Tomatoes come in many colors, shapes and sizes
Published 8:34 am Wednesday, September 24, 2008
Tomatoes are now arriving at the local farmers market in fairly abundant quantities. Because we are now into the third week of September, I would suggest that everyone who enjoys the wonderful flavor of locally grown garden tomatoes take advantage of this. Whether you are looking for only one or two slicing tomatoes, or if you need a quantity for salsa or canning, don’t wait too long, because tomatoes are one of the most frost sensitive plants in our gardens.
Tomatoes can be red, yellow, orange, pink, green (when ripe), white, and even striped. They range in size from very tiny cherry tomatoes, to the huge beefsteak type. The plants can be determinate, which means they grow to a certain size and then stop growing, or indeterminate, which means they will continue to grow larger throughout the life of the plant. Many of the tomato varieties are hybrid, and are bred to be resistant to certain tomato diseases. Other people prefer the heirloom type of tomatoes, which are more prone to disease, but which some people claim have better flavor. Yellow tomatoes are generally less acidic than the red.
I am not sure of the exact reason, but I have heard many people complain of their tomatoes not doing well this year. Early there were quite a few complaints about blossom end rot. Then the tomato blights hit. I suspect that the early unusually cool weather put the heat loving plants under a lot of stress, and made them more subject to disease.
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When making salsa or sauces, many people prefer the roma or plum type tomato, which is oval shaped and more fleshy, with less juice. For canned tomatoes or tomato juice, the regular type are best. When canning tomatoes now, the USDA recommmends adding 1 tablespoon lemon juice per pint and using hot water bath.
You probably have your own favorite ways to serve tomatoes, but here are a few recipes you may want to try:
Southern tomato pie
1 sheet refrigerated pie crust
6 Roma tomatoes cut 1/4 inch thick
2 cup shredded mozzarella or Swiss cheese
1/3 cup minced fresh basil
1/2 teaspoon freshly ground pepper
Heat oven to 450 degrees. Place pie crust in a 9-1/2 inch pan and bake for 9 to 11 minutes. If crust puffs up, gently press down with wooden spoon. Cool crust and reduce oven heat to 375 degrees. Sprinkle tomatoes with salt, and place on paper towels to drain for 30 minutes. Pat dry. Sprinkle cheese in cooled pie crust and arrange tomatoes over cheese in an overlapping circular pattern, covering surface. Brush tomatoes with olive oil and sprinkle with basil and pepper. Bake 30-35 minutes. Let set 10 minutes before serving.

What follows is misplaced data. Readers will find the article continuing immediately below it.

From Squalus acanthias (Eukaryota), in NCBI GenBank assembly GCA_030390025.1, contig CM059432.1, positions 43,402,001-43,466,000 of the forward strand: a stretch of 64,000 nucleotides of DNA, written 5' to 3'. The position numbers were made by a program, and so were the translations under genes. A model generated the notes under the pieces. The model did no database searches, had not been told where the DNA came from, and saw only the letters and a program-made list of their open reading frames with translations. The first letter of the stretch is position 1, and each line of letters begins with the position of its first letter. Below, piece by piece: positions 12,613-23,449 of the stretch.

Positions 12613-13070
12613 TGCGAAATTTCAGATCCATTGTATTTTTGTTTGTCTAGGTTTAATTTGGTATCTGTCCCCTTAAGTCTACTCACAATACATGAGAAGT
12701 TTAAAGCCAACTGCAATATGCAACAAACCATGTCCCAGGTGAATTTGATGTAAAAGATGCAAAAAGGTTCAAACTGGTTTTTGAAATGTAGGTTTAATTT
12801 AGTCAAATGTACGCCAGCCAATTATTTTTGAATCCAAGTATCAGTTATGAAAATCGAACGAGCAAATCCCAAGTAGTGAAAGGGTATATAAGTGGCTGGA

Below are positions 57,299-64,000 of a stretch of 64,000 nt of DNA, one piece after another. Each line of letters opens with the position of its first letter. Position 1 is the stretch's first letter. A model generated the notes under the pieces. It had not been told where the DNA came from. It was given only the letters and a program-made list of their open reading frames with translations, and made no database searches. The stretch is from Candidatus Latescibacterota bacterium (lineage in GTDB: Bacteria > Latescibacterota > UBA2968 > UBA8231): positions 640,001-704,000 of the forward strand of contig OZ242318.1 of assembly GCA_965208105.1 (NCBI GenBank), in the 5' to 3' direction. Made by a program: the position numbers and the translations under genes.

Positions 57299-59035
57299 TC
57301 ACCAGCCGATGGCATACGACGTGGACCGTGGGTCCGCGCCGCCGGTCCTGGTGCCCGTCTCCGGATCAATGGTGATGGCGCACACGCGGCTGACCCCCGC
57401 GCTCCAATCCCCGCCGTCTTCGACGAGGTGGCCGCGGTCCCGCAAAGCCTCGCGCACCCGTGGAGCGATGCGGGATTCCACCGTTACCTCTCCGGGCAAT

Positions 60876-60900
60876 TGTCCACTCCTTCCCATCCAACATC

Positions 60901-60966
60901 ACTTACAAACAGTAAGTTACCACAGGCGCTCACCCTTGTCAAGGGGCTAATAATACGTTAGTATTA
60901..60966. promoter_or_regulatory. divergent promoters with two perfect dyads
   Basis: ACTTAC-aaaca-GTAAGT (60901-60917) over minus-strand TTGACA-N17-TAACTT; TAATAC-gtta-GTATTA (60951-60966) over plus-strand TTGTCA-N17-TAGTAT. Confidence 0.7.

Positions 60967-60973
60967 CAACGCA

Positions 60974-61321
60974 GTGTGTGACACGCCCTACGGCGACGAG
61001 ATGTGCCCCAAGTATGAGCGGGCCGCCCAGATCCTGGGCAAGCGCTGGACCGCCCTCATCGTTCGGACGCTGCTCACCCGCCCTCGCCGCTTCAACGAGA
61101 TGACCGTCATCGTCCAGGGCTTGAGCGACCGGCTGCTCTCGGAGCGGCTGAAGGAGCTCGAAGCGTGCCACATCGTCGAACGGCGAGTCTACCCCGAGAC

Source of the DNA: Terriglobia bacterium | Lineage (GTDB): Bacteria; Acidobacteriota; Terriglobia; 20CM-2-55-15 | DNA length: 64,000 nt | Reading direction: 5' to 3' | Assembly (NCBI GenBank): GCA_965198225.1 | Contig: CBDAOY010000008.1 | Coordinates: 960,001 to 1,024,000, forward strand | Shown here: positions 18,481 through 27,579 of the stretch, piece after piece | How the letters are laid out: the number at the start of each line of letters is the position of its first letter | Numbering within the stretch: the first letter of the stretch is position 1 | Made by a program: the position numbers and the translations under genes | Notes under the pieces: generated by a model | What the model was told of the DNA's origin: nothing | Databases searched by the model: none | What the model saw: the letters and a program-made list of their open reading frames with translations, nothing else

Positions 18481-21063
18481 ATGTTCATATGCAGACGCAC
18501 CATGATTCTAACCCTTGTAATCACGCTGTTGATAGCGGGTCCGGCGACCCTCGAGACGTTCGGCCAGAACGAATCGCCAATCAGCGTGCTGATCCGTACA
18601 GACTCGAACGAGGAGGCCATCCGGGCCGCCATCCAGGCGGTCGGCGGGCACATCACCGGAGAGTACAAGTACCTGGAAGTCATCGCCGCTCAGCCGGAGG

1 small onion
1/2 green pepper
Small bunch cilantro
3 minced garlic cloves
Chile pepper to taste
1 tablespoon honey
Salt to taste
1 3/4 pounds peeled, fresh tomatoes
Process all ingredients except tomatoes in a food processor. Add peeled tomatoes, processing again, and it’s ready to use. Keeps one week in refrigerator. Does not freeze well.
Green tomato oatmeal bars
4 cup finely chopped green tomatoes
2 cup brown sugar, packed
2 tablespoon lemon juice
1 teaspoon lemon extract
3/4 cup butter
1-1/2 cup flour
1/2 teaspoon soda
1/2 teaspoon salt
2 cup rolled oats
1/2 cup chopped walnuts
Combine tomatoes, 1 cup sugar and lemon juice. Simmer 15-20 minutes or until mixture is very thick. Remove from heat and add lemon extract. Set aside. Cream butter and other cup of sugar. Add remaining ingredients. Mix well. Press 2/3 of the crumbs into a buttered 13×9 pan. Top with tomato mixture. Sprinkle remaining crumbs on top. Bake at 375 degrees for 30 to 35 minutes. Cool and cut into bars.
Some of you gardeners may end up with more green tomatoes than normal at the end of the season this year. If you want to salvage some of those tomatoes when a frost is predicted, you can pull the whole plant and hang it upside down in your garage or other protected area. The tomatoes will continue to ripen. Or you can pick the green tomatoes off the vine, and wrap them individually in newspapers, place them in a dark location, and wait for them to ripen. To hasten the ripening process, you can place a few ripe apples in the box with them. The flavor will not quite as good as garden ripened tomatoes, but probably much better than those from the store.
And for those of you who do not want to can tomatoes, you can very successfully freeze them. I scald them and slip off the skins, and then just package them in freezer bags or containers. Or you can wash them, and package them with the skins on, as after being frozen, the skins will slip off quite easily. These are great for hot dishes, soups, chili, etc., and much more flavorful than the grocery canned tomatoes.
If you are interested in dehydrating tomatoes, this is also another good way to preserve them for winter use.
The Farmers’ Market is still very active. We have even added a couple new vendors in the last few weeks. Fall items now are coming in, including pumpkins of all kinds, winter squash, decorative corn, gourds, etc. We also have many varieties of freshly picked local apples, including Honey Crisp, Mclntosh, Sweet Sixteen, Haralson, and lots more. Fall raspberries have been abundant, and of good quality this year, and huckleberries and groundcherries are available now. Other things available are potatoes, onions, broccoli, cauliflower, eggplant, pepper of all kinds, radishes, lettuce, spinach, sweetcom, cucumbers, pears, dill and other herbs, carrots, kohlrabi, melons, beef, pork and elk meat, eggs, jams and jellies, honey, many home baked goods, and crafts.
Remember, the market is open through the end of October, each Wednesday from 4 to 6 p.m. and Saturday morning from 9 a.m. to noon.
“Let us not become weary in doing good, for at the proper time we will reap a harvest if we do not give up.” Galatians 6:9